T Time

Anabolic steroid use -- testosterone, in particular -- carries both scare tactics and sound warnings

Illustration by Christopher Cunetto

It’s not much of a secret these days. To get to the size and strength level of many professional athletes, PED’s are necessary. An acronym that encompasses a large selection of pharmaceuticals, PED stands for “Performance Enhancing Drugs.” The most popular PED is the anabolic steroid, testosterone. The government labeled testosterone and other anabolic steroids as controlled substances in 1990, resulting in the ban of over-the-counter sales. Now, the only way to legally obtain them is through a prescription from your doctor. While that’s a conversation for your doctor, the conversation many people don’t want to have is one about perpetuated scare tactics and myths.

Roid Rage

Testosterone (the most commonly used anabolic steroid) is the central culprit for the “roid rage” myth. During competitive moments in one’s life, excessively high levels of testosterone can possibly make a person more aggressive. Expressions of so-called roid rage, however, seem to be the clear exception.

Testosterone shrinks testicles

This has some truth to it. The more testosterone you inject the less your body produces. As a result, the testicles, the main source of product, will shrink.

It will cause you to develop breasts

Again, there is some truth behind this statement — if you aren’t using the proper dosages and accessory medicine. When you begin injecting higher amounts of testosterone than your body is used to, you will also being producing extra estrogen to compensate. Some will begin to develop gynecomastia – or large, breast-like fat deposits in the chest.

For all of the negatives that surround testosterone supplementation, there are ways to combat and monitor all of the effects. For instance, the testicle shrinking can be fixed by a proper PCT, or Post Cycle Therapy. The PCT effectively restores testosterone production in most people, returning everything to its normal size. Gynecomastia is easily combated by taking an estrogen inhibitor, blocking the body’s estrogen receptors. That, however, is not to say there aren’t other drawbacks to supplementing the testosterone in your body.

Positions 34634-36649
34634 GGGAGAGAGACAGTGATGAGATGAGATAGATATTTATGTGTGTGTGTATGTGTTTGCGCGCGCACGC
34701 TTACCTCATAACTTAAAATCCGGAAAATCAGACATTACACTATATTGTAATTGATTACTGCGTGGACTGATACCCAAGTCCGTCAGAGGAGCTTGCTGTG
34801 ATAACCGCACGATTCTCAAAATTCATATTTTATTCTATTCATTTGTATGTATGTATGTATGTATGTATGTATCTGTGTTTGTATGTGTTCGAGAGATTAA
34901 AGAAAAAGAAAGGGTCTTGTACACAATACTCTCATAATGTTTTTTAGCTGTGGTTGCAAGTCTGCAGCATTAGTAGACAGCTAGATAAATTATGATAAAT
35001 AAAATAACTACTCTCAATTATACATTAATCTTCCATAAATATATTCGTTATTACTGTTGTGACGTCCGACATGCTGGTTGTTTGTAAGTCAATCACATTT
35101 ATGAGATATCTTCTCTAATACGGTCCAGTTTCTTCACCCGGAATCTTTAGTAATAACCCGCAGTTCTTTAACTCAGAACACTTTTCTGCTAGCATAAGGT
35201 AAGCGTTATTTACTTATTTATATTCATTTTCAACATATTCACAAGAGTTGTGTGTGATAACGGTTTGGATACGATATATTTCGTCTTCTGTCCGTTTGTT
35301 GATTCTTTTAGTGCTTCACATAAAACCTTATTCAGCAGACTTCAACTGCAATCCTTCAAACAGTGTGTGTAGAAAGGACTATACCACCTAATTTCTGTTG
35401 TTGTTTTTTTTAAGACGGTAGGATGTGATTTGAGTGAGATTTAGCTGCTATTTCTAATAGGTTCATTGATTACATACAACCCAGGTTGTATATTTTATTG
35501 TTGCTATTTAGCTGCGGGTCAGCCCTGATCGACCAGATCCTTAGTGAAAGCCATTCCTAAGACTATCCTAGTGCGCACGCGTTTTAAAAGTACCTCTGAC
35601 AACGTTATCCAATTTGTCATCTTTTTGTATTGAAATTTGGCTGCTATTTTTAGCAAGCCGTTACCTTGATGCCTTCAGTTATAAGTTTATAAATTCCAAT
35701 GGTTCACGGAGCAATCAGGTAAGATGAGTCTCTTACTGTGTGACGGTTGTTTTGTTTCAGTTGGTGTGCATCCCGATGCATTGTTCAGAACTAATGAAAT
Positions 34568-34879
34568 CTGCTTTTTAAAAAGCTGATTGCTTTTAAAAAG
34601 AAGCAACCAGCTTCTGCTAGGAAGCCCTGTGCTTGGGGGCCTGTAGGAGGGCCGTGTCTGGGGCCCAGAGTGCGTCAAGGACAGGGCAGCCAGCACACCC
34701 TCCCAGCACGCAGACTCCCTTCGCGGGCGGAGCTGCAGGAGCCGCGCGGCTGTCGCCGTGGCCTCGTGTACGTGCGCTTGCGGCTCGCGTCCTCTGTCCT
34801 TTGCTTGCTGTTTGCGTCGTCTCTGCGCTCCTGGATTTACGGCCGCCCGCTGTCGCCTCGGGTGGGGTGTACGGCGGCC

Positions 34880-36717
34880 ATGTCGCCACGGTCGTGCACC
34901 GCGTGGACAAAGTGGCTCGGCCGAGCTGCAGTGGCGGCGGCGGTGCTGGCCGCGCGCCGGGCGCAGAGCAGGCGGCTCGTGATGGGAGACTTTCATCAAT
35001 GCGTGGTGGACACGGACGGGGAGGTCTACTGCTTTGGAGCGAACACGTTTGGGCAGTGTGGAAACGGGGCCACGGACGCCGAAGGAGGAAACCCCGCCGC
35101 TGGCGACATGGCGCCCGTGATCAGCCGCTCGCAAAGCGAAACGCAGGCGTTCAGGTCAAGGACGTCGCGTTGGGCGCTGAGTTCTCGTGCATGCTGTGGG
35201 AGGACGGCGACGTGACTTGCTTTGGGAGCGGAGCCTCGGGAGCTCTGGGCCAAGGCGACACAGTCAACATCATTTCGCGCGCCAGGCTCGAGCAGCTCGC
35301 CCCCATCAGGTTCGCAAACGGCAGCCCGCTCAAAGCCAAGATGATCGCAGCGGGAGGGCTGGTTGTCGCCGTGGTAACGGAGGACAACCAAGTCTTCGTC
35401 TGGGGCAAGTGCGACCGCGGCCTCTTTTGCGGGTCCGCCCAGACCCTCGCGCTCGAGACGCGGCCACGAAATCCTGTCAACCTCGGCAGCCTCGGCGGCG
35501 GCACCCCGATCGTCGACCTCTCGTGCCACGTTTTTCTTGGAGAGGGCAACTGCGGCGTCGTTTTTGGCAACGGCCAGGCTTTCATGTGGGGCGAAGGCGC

Natural testosterone levels may never level out

By supplementing testosterone via injection or orally, you shut down your body’s natural production of the hormone. Your body recognizes that there is plenty of testosterone in the body already and reacts accordingly. Taking steroids can permanently damage this part of the body’s regulatory system, and you could end up being on TRT (testosterone replacement therapy) for the rest of your life.

Acne

If vanity is your primary reason for being in the gym, testosterone could put a damper on your ability to walk around shirtless. Acne on your face, chest and back are very common occurrences in steroid users.

Increased risk of prostate cancer

The biggest issue with injecting testosterone is the possibility of prostate cancer. There are now more studies on the subject — some of which cast doubt on such a link — of testosterone replacement therapy being the main cause of prostate cancer. It does increase the production of a prostate-specific antigen, which is a red flag for health care providers to further examine a patient’s prostate health, but the actual link is still being questioned.

There are always drawbacks to changing the way your body naturally works, and through a lack of understanding and knowledge on the subject, anabolic steroid purchasing was quickly banned in the United States. Not unlike many substances in the country, through the proper education and guidance, anabolic steroids, and especially testosterone, can be used to increase your lean muscle tissue at a significantly higher rate, and with a reasonable degree of safety.

Brandon Harrison covers health and fitness for Metro Weekly.

[Illustration by Christopher Cunetto.]

Former couch potato that found a love for health and fitness via weight lifting. Avid hockey fan, and a wannabe web developer. Oh, and I write.

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